By Ogar Monday
On October 26, 2022, Nigeria’s financial regulatory agency, the Central Bank of Nigeria, CBN, announced that it intends to withdraw and redesign the country’s N200, N500, and N1000 notes.
Godwin Emefiele, the CBN Governor, revealed that the redesign and recall of the old note was, amongst other things, an effort to mop up the N2.72 trillion Naira outside the bank. It also enables the CBN to “have full control of the size of currency in circulation.”
Soon after President Muhammadu Buhari unveiled the notes, many feared that the currency would be easy to imitate and that it would create a bazaar for counterfeit money-makers.
Before the new notes were unveiled, there was a plethora of misinformation about what the new currency looked like. When the new note was finally unveiled and became available as legal tender, there were claims that the cash could wash off. Some people also claim that politicians were printing fake money to be shared during elections, and there are reports of people with fake notes.
With all kinds of narratives about fake notes in circulation, individuals are frantic about losing their hard-earned money. Therefore, here are several ways to identify fake notes.
The Touch Test: Genuine Naira notes have sharp and precise printing that can be easily felt by touch. Fake notes often have dull colors and poor printing quality. The colors may also not match those on genuine notes.
So, if the note you are given is flat and dull, it’s probably fake.
The Serial Number Test: The black serial number on each note transforms to green under ultraviolet light. That is one of the security features introduced to tackle imitation.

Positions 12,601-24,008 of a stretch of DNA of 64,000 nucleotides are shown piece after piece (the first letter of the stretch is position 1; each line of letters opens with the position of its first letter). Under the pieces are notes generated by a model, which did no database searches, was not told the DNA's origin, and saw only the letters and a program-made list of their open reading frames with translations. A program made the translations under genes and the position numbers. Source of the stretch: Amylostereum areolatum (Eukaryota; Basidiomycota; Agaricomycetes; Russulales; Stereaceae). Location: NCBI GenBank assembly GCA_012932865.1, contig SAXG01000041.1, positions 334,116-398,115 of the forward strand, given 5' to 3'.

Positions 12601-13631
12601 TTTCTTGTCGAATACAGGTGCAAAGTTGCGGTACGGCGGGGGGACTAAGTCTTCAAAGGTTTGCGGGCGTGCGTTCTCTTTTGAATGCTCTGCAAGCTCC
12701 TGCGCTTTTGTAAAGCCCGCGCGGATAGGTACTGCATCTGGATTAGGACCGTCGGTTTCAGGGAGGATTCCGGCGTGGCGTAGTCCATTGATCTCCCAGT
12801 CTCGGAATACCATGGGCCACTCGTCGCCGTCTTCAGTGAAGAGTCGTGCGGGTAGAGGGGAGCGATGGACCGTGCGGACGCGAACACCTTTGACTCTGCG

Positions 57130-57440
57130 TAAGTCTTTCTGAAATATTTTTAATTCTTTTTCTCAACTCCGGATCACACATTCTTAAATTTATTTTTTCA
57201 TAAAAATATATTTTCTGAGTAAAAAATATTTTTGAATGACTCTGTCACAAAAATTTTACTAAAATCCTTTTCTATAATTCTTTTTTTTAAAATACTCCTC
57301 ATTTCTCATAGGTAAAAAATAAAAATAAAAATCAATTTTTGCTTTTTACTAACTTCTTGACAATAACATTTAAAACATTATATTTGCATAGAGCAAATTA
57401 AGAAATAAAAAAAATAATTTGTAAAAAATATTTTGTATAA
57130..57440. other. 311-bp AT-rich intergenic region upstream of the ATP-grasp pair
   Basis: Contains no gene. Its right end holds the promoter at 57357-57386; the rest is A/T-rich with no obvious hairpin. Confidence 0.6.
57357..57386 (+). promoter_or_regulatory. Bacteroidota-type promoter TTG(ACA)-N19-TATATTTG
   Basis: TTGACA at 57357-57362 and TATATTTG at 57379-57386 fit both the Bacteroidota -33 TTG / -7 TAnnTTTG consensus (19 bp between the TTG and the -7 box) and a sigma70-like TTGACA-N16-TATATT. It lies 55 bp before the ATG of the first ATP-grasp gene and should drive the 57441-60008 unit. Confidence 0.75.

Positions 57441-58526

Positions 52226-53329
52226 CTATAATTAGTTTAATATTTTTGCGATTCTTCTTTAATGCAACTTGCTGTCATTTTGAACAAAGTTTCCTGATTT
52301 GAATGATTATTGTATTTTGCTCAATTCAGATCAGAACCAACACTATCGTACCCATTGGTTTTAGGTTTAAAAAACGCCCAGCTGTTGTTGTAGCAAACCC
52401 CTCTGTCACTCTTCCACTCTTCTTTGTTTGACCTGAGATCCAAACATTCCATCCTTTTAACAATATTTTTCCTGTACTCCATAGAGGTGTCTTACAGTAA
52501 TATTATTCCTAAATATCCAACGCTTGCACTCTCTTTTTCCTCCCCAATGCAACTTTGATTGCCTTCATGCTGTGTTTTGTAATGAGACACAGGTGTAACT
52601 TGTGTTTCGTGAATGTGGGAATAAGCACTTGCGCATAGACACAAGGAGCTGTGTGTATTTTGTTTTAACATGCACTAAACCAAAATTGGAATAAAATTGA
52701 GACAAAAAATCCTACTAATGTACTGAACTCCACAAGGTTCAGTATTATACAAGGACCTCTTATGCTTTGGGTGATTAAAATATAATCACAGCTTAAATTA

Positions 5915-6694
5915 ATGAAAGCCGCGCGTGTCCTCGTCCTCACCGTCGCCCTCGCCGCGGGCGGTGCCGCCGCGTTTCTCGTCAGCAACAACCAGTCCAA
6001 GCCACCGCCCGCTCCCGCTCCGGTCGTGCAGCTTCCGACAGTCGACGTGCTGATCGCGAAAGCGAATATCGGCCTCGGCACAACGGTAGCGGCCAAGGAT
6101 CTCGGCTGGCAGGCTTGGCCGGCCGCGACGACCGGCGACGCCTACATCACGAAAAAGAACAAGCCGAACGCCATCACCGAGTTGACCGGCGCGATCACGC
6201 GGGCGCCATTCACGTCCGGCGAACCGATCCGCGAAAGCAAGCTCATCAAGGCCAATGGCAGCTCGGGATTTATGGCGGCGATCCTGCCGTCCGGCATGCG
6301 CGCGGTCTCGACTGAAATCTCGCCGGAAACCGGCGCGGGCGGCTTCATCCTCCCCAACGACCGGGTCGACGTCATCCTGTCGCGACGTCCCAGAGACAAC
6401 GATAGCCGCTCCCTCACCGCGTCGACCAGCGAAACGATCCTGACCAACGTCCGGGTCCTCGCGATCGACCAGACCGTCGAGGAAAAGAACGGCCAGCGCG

Also, genuine naira notes have unique serial numbers printed in a specific font. The N1000 note has the serial in the back, while the N200 and N500 have it in front.
Gold Foil Test: In an original N1000 note, there is a gold foil on the right side that cannot be scratched off. Within the gold foil is Nigeria’s coat of arms and 1000 written underneath it.
If you receive a note that has no foil or the foil is easily scratched off, the money is fake.
The Ribbon Test: The new Naira notes feature a security thread that appears broken but becomes a continuous line when viewed against the light. This thread appears on the back of the N1000 note, and in the front for both the N200 and N500 notes. It also has the ‘CBN’ letters printed on both sides of the notes in small lettering.
Individuals must be able to identify fake Naira notes to protect themselves from losing money. By examining the physical features, color, printing quality, and serial number, the populace can increase their chances of detecting a phony note.
The researcher produced this explainer per the DUBAWA 2023 Kwame KariKari Fellowship, in partnership with CrossRiverWatch, to facilitate the ethos of “truth” in journalism and enhance media literacy in the country.